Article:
Kenya's Geoffrey Kamworor and the United States' Shalane Flanagan won the men's and women's races, respectively, at the 2017 New York City Marathon on Sunday morning. Flanagan became the first American woman to win the race since Miki Gorman accomplished the feat in 1977. To do so, Flanagan bested Kenya's Mary Keitany, the three-time defending champion, who finished in second place. This article will be updated to provide more information on this story as it becomes available.
Shalane Flanagan broke away from the leaders Sunday in the final six miles of the race and went on to become the first American woman to win the New York City Marathon in 40 years. The Marblehead, Massachusetts, native recorded the upset victory in the race over three-time champion Mary Keitany, while Mamitu Daska finished third.
Kevin Harvick earned the checkered flag at the AAA Texas 500 on Sunday at Texas Motor Speedway in Fort Worth, Texas. With the victory, Harvick assures himself a place in the Championship 4. Martin Truex Jr., whose 4,117 points were most in the Monster Energy Series, finished in second place after being unable to catch up to Harvick late in the race. Only one more race remains before the cutoff for the championship round in Homestead, Florida, on Nov. 19.
Muck Rack makes it simple to find people, tweets, or articles that mention any name, keyword, company, hashtag etc. We've compiled this guide to help you make the most of your search.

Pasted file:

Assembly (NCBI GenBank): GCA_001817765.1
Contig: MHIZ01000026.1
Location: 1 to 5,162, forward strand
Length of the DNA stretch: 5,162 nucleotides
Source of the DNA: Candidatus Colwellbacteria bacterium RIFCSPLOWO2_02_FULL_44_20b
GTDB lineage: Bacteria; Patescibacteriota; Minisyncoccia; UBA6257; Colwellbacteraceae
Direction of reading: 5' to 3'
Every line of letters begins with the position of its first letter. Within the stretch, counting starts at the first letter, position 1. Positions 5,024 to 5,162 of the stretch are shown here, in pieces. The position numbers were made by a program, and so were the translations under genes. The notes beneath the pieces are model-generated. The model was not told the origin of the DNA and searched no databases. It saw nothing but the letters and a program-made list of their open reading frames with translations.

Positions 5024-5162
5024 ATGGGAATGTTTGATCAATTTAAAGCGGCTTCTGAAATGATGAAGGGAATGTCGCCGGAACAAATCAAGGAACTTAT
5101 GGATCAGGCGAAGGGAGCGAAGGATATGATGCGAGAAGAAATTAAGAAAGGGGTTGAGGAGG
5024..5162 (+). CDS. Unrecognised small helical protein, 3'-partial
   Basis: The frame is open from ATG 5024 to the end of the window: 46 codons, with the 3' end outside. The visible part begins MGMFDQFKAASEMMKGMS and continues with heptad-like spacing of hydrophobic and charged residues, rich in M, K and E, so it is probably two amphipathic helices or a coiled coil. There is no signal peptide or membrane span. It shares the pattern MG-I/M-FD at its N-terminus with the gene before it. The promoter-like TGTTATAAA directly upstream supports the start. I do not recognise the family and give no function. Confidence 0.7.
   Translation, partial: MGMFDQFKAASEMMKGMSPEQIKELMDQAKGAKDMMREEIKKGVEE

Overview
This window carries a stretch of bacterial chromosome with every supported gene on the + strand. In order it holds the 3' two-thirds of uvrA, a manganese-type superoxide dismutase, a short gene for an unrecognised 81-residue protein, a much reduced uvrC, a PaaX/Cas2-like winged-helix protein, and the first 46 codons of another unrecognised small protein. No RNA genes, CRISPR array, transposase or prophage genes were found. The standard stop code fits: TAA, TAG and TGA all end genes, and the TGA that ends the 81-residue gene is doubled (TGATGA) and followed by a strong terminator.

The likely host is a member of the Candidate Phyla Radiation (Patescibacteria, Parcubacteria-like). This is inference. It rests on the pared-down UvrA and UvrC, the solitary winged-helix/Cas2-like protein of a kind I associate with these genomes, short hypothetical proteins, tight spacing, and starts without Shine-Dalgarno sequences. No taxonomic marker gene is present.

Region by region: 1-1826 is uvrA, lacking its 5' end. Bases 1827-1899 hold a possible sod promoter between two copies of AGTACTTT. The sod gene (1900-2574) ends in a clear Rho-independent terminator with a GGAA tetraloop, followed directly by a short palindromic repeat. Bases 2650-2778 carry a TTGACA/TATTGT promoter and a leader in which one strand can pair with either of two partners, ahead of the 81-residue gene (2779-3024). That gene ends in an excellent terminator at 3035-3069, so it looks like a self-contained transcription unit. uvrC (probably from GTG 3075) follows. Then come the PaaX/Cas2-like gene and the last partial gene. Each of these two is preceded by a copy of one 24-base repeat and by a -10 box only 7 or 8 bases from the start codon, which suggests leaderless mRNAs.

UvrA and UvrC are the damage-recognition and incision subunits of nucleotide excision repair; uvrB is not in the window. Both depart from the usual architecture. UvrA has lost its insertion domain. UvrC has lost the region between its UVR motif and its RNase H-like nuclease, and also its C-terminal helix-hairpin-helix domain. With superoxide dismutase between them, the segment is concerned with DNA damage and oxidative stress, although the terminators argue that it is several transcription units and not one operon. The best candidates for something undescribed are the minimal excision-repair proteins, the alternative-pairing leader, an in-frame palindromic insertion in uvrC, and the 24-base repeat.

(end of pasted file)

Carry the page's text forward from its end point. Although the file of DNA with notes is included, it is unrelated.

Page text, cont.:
Selecting a term
Start searching tweets, articles from media outlets, articles mentioned in tweets, journalists'
names, titles and bios with some suggested searches:
Companies or Topics (e.g. iPhone, Microsoft)
Phrases (e.g. "cloud computing") — use quotes to keep the terms together
Twitter handles (e.g. @username) — returns those who have mentioned or replied to
Names (e.g. "David Pogue")
Hashtags (e.g. #sxsw, #london2012)
Bio details (e.g. vegan, Olympics, father)
Muck Rack's Advanced Search allows for many boolean operators.
Find results that mention multiple specified terms, use AND or
+. For example, ensure each result contains both Elon Musk and Mark Zuckerberg by
searching Musk AND Zuckerberg or Musk + Zuckerberg.
Use the operators OR or , to broaden your search when you'd like either of
multiple terms to appear in results. (This is the default behavior of our search when no operators
are used). For example, results will contain either cake or cookie by searching cake OR cookie or cake,cookie
Use NOT or - to subtract results from your search. For
example, searching Disney will yield results about the Walt Disney Company as well as Walt Disney
World Resort. To exclude mentions of Disney World, search for Disney -World or Disney
When using one of these operators with a phrase, enclose it in quotation marks. For example, you can
find results about smartphones excluding Apple's iPhone 4S by searching smartphone -"iPhone
Exact case matching or punctuation
If you're searching for a brand name or keyword that relies on specific punctuation marks or capitalization, you can
find results that match your exact query by adding matchcase: before the keyword you're searching for, like matchcase:E*TRADE .
Use parentheses to separate multiple
boolean phrases. For example, to find journalists talking about having fun in Disney World or
Disneyland, search for ("disney world" OR disneyland) AND fun.
An asterisk can be used to search for any variation of a root word truncated by the asterisk. For example, searching for admin* will return results for administrator, administration, administer, administered, etc.
A near operator is an AND operator where you can control the distance between the words. You can vary the distance the near operation uses by adding a forward slash and number (between 0-99) such as strawberries NEAR/10 "whipped cream", which means the strawberries must exist within 10 words of "whipped cream".